AxleIke
03-31-2013, 10:30 PM
Boxing will accomplish all you want in the rear. I would only add additional plate where the rust issues are. Maybe one more over the cab/box interface.

2 people can remove a bed, 4 makes it much easier. I'd recommend 4. The bed does not weigh that much, but I prefer the control 4 people gives, to prevent damaging the bed by smacking things, etc... Also, a set of sturdy saw horses is key. You don't want to just set the bed on the ground.

A day is certainly doable, provided there aren't major issues. If you are set on a 1 day turn around, plan to start early, and before the day, make sure you can get all the bed bolts loose, find and disconnect the body harness (tail lights, etc...), and pull the filler neck. That way if there is anything stuck or siezed, you can get it hit with penetrating oil, and go get spares if something breaks.

If anything is too siezed, or it get to be too much, the bed can certainly be left on.

Also, pull the shocks out, don't want hotness around those.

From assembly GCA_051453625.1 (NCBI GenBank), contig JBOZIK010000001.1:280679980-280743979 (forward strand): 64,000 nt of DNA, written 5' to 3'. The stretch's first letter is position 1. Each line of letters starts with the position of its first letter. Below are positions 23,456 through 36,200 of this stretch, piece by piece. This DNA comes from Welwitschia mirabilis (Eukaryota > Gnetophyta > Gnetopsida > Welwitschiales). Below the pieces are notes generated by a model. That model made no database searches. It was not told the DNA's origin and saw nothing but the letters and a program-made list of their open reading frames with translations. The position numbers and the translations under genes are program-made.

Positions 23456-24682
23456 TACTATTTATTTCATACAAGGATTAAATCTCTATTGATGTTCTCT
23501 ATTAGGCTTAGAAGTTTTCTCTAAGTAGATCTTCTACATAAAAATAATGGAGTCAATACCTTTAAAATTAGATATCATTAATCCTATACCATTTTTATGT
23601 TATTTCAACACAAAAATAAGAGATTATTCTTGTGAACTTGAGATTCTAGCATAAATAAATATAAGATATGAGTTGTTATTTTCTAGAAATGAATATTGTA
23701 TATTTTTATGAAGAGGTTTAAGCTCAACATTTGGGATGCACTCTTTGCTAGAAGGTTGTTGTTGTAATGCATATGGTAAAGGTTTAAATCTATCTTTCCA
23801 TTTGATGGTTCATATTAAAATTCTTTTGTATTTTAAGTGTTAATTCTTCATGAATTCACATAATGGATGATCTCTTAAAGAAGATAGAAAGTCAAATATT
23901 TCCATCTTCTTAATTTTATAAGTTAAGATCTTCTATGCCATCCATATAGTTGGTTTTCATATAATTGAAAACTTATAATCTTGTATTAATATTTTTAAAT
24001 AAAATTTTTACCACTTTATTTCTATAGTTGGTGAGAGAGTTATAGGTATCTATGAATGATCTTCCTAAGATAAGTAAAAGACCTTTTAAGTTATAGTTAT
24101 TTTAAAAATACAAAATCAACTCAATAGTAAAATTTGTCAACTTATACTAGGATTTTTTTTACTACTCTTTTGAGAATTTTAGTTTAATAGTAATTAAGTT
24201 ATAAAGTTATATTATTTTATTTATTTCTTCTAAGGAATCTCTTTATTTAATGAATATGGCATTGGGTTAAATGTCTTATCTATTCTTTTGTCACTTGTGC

Anyway, that's how I go about getting a quick project ready, by trying to think through problem areas (rusted stuff) before hand, and get after it so I go into the project day prepared.

Anyway, thats all just my .02. Certainly take it for what it is worth.

DaveInDenver
04-01-2013, 07:45 AM
Your dos pesos are worth a lot to me, Isaac, you of all people have no need to qualify your advice. ;-)

My thinking right now is it's most important to do some sort of strengthening of the frame. I know boxing is best and probably inevitable. Plates are a band-aid and not a complete solution. Still, a lot of people have been successful in stiffening the frame, taking out most of the twist just doing gussets on the outside.